Before he took ownership, Kohl was involved in earlier unsuccessful efforts to bring the National Basketball Association to the city. He turned down the chance to buy the new Milwaukee Bucks franchise for $2 million in 1968, and businessmen Marvin Fishman and Wes Palalon bought it instead.

“Milwaukee didn’t need me then,” Kohl said in 1985. “I think maybe Milwaukee needs me now.”

The quiet businessman — who had flown pretty much under the radar for most of his life — was suddenly in the civic spotlight. Exceptions to that were rare.

Active in Jewish causes, Kohl served as general chairman of the 1971 United Way campaign in the Milwaukee area, then known as the United Fund. When the campaign fell short of its goal, Kohl wrote a check to cover the remaining $25,000 shortfall.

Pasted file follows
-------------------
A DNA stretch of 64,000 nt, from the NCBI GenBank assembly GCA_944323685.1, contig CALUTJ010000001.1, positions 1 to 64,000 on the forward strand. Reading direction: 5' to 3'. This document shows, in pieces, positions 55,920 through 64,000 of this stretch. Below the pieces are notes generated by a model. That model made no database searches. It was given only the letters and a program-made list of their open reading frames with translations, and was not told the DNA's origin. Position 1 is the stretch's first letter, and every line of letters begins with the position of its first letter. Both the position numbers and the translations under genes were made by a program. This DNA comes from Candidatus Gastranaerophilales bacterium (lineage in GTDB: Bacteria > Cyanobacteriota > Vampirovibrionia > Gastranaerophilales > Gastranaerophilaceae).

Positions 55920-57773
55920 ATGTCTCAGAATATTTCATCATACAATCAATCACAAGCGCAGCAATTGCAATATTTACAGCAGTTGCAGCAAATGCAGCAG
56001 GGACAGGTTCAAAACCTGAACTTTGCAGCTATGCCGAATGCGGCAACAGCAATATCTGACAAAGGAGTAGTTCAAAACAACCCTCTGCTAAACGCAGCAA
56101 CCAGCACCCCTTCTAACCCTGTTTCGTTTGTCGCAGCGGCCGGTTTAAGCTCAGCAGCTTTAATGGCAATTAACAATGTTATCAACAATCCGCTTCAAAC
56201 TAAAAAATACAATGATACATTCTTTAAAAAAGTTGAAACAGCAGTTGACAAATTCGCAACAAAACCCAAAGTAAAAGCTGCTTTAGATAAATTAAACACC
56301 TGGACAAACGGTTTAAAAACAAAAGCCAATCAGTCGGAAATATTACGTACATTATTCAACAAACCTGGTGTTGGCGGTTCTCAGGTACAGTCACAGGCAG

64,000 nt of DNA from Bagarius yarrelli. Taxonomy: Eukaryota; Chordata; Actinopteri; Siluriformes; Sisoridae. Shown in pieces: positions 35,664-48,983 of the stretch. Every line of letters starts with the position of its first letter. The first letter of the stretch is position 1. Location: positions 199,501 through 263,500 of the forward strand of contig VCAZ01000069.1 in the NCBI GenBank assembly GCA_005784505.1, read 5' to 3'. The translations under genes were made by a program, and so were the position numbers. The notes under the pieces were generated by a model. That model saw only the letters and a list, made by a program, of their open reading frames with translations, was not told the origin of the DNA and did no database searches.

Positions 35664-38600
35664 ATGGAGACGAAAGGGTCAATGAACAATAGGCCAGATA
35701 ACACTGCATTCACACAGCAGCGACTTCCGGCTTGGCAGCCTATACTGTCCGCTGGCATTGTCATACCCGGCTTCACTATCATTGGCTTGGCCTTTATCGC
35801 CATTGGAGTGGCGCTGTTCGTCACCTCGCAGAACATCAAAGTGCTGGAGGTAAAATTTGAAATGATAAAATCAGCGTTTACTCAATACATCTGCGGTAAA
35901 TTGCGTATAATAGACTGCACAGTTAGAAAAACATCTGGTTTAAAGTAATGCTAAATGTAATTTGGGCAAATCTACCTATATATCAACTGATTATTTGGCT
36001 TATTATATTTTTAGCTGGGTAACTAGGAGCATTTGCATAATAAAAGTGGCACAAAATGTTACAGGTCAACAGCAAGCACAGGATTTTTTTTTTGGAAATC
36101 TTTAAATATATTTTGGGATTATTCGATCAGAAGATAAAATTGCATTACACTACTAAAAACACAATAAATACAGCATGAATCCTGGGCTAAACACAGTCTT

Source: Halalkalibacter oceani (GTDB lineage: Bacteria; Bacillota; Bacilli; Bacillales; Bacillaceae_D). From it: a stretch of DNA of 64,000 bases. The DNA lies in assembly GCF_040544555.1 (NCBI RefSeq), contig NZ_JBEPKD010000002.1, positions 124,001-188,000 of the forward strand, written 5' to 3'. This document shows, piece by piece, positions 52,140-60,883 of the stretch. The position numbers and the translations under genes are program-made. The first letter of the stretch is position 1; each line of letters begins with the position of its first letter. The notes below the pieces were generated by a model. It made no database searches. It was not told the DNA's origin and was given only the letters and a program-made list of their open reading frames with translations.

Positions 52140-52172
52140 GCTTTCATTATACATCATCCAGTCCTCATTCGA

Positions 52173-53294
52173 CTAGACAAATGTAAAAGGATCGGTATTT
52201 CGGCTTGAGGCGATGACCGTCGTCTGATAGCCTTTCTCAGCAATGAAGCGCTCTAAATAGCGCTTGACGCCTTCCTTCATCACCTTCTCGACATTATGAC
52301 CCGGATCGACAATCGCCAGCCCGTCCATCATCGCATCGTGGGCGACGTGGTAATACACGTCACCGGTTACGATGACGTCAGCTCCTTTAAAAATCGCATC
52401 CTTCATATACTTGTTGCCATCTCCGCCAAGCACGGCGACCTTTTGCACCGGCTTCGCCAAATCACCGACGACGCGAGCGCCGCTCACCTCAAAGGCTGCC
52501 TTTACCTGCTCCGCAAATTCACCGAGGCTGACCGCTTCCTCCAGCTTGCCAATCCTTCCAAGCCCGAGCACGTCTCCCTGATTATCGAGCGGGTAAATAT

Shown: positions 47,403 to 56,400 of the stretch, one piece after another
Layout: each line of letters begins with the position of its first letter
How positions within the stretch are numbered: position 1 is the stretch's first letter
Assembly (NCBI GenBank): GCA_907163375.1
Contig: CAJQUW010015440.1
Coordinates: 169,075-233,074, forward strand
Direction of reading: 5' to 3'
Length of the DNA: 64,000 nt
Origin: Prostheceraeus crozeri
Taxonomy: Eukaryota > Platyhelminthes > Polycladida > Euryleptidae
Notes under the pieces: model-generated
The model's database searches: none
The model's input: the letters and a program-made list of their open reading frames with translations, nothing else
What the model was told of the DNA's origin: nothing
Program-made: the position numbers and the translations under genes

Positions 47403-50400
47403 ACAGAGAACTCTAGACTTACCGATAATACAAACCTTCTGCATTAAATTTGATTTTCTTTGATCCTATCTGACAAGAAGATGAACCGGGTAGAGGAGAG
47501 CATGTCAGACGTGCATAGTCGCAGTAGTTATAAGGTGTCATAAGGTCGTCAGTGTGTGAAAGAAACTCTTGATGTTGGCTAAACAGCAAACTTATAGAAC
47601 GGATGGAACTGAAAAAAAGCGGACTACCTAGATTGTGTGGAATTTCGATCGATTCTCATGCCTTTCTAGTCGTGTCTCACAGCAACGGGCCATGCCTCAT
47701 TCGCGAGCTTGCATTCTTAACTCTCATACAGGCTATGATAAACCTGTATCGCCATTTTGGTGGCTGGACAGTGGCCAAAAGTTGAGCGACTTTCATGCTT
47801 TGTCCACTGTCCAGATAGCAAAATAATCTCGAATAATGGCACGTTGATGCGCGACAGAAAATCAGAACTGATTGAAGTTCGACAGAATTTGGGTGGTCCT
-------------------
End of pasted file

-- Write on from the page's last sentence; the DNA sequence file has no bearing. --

Kohl served as state Democratic Party chairman from 1975 to 1977. He began the HHK Foundation for Contemporary Art in 1977, acquiring about 50 pieces from nationally recognized artists. 

Some were donated to the Milwaukee Art Museum and other museums; others were sold to benefit the foundation’s work, which came to be directed toward social issues. In 1970, Kohl was also part of a group of investors that brought the Seattle Pilots baseball team to Wisconsin to become the Milwaukee Brewers. 

Herb Kohl’s life in politics

Then came politics in 1988.

Kohl had flirted with a Senate run two years earlier but decided against it. This time, with the incumbent Democrat William Proxmie announcing he would retire, Kohl jumped into the race. And he faced a strong challenge, beginning with the Democratic primary, where he defeated former Gov. Tony Earl, attorney Ed Garvey and Secretary of State Doug La Follette.